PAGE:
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Saturday, March 6, 2010

Are you thinking "BIG" picture when looking at your processes?

Do you work for a police department, or a law enforcement agency? Yes, they are essentially the same, but the title can portray significant differences. A police department is just that...Police. A law enforcement agency, on the other hand, can be described as full service, having police, corrections, court security and several other agency operated support services. Why is this important to Lean Six Sigma you ask? Here is why.

When looking at changes throughout a department, one needs to be able to understand the "BIG" picture. When a process is developed, or redesigned with a new future state, be sure that all departments within the agency were thought of before putting the new process in play. This will help ensure the best possible outcome for the agency overall. Time and time again it seems to happen. Someone spends a lot of valuable time and effort on a project, only to realize that they scoped it to include only their department. All the while, another part of the agency could have used a similar solution. If not caught early on, this can lead to several types of waste, to include competing solutions or duplication of efforts, or worse yet, never even realizing that there was a need somewhere else. Don't worry, you are not alone. My agency, your agency, and every other agency out there does it, or probably has in the past...it's the nature of the beast.

About 13 years ago our agency developed a report writing application that made it possible for Police Officers to send General Offense Reports and Arrest and Booking Reports wirelessly, to a supervisor for approval, where it was then saved on a server. This was a huge milestone for us, and today, some agencies are still not to this point yet. But, we totally forgot about our Corrections Department. While the Police Officers were enjoying the paperless system of sending electronic reports from laptop computers in their vehicles, our 800 plus Corrections Officers were still writing reports on a piece of paper. How did they get left out? Why did no one notice, or correct the error, after all these years? Well, there are probably several different answers. The fact of the matter is that when the original system was built, the scope of the project was not broad enough to include the Corrections Department.

Finally, after 13 years, our Corrections Officers are transitioning to our paperless reporting system. Many of these Corrections Officers will become Police Officers in the future. Now, they will bring with them the same report writing skill set that Police Officers learn when they get hired. They will start their new positions ahead of the learning curve. This will allow them to concentrate more closely on other issues during Police Recruit training.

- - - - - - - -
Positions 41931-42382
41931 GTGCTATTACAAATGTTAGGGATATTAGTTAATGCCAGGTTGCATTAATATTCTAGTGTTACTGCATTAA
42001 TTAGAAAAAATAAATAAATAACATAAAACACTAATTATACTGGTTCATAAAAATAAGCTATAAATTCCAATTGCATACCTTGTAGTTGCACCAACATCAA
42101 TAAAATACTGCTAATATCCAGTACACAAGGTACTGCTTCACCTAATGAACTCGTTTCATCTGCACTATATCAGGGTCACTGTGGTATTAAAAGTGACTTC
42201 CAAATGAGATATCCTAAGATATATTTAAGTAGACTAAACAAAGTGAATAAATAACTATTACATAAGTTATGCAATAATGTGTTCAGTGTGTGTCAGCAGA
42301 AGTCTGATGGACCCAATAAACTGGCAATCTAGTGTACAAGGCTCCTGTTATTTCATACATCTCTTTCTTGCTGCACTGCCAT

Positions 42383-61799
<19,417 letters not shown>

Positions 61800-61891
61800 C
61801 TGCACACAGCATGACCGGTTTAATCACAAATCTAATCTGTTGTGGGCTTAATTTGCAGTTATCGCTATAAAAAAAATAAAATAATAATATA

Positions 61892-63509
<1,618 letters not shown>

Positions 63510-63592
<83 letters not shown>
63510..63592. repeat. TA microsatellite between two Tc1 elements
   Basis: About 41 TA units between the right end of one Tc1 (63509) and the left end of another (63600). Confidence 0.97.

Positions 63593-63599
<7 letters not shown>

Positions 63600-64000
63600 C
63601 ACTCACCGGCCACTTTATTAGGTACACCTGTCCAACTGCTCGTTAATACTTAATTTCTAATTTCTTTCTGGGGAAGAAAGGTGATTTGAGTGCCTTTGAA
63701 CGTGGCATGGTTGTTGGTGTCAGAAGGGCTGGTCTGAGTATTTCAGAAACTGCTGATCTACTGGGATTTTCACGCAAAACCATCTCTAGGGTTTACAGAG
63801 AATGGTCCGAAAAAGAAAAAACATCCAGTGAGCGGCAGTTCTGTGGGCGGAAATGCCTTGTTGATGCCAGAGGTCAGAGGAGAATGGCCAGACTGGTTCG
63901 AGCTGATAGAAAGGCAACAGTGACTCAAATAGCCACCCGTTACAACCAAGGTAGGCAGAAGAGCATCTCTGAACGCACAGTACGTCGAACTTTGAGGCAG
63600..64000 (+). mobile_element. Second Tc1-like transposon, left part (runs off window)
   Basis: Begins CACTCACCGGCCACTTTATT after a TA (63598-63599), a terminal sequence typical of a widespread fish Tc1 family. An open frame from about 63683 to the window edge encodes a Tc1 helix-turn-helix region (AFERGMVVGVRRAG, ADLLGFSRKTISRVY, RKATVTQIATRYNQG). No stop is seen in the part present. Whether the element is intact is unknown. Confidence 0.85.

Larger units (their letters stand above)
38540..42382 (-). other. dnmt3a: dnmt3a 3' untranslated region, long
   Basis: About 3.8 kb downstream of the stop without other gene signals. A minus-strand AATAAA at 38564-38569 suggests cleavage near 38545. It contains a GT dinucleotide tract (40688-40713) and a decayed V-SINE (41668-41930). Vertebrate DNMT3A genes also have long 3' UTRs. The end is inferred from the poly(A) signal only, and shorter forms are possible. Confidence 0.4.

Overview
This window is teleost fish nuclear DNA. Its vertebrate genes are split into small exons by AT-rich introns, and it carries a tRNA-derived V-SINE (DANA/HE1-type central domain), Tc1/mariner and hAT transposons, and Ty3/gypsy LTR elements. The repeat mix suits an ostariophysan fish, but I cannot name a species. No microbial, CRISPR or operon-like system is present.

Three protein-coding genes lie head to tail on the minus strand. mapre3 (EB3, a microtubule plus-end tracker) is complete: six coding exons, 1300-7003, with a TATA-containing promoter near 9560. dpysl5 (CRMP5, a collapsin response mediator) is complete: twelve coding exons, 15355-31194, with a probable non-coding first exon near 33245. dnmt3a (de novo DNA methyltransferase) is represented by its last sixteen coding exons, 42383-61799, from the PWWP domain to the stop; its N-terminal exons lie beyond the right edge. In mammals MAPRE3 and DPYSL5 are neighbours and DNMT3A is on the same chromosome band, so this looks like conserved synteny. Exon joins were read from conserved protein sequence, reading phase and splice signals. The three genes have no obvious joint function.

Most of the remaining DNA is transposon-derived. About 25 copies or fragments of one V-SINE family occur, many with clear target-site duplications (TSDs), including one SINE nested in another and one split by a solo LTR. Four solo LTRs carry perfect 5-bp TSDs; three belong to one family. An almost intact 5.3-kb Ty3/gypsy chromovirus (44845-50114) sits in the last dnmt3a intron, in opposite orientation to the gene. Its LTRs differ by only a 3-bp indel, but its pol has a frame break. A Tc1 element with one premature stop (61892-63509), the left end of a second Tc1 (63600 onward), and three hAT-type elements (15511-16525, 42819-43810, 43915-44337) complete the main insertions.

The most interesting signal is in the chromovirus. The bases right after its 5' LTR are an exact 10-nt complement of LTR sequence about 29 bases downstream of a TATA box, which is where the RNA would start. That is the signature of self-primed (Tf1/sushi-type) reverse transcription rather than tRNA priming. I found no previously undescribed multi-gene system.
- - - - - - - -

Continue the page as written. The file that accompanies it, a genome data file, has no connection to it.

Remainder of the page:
This lack of "BIG" picture thinking is what we call a missed opportunity, or the cost of poor quality. How far did 13 years of missed training and lack of data analysis for an entire department set our agency back on it's journey to be premiere? No one really knows, because you never miss what you never had, right? But, I think everyone agrees that electronic reports should have come to our Corrections Department long ago.

Here is the lesson...think "BIG" picture, then scope down as needed. It is better to include too many people when discussing a new project, than to wish you had included them several years later. Transparency can be your allie.


  1. Wow, what a great blog.

    I didn't know Lean Six Sigma principles were being used by police / correction departments.

    Are the officers learning data anlysis tools such as normal distrubution? Outliers? Statistical prediction? CpK? The relationship between data and improvement? Pareto Charts?

    If so, that is great and hats off to you.

    I like to know more, so I will check back from time to time.

  2. Thanks Robert. It is always great to hear individuals like yourself appreciating law enforcement's efforts to increase quality of service and reduce process waste. For the most part, we are using a lot of LEAN tools, simply because they are easier for the layman to grasp. The entire agency goes through an introductory course after being hired, with basic concepts of LEAN and Six Sigma. Asking them to grasp the statistical side takes time though. This task is usually left up to the Continuous Improvement Unit itself with assistance from SME's in the field. Thanks again for tuning in! Billy